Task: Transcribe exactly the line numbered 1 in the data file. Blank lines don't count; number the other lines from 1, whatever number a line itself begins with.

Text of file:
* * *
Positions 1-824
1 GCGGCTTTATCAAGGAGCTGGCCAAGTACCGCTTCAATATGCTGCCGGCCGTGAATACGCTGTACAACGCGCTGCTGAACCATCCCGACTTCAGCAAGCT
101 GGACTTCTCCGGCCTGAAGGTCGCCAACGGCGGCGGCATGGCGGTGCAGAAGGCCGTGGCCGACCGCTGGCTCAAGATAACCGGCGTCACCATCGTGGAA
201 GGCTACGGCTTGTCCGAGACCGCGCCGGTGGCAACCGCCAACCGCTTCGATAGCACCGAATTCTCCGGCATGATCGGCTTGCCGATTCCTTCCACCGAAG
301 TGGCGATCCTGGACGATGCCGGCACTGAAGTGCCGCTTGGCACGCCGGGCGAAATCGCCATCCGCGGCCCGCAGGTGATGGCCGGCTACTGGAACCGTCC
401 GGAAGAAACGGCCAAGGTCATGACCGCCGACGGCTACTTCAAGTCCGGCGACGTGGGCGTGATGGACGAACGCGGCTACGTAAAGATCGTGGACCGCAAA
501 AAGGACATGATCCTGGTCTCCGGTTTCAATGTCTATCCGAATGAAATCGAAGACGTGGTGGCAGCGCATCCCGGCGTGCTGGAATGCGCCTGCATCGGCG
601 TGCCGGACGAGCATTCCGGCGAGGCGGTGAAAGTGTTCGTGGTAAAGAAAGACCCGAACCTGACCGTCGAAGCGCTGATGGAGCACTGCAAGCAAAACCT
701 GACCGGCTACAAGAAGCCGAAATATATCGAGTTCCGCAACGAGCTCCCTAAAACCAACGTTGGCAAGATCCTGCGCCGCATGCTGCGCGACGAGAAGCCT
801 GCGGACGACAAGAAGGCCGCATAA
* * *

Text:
Positions 1-824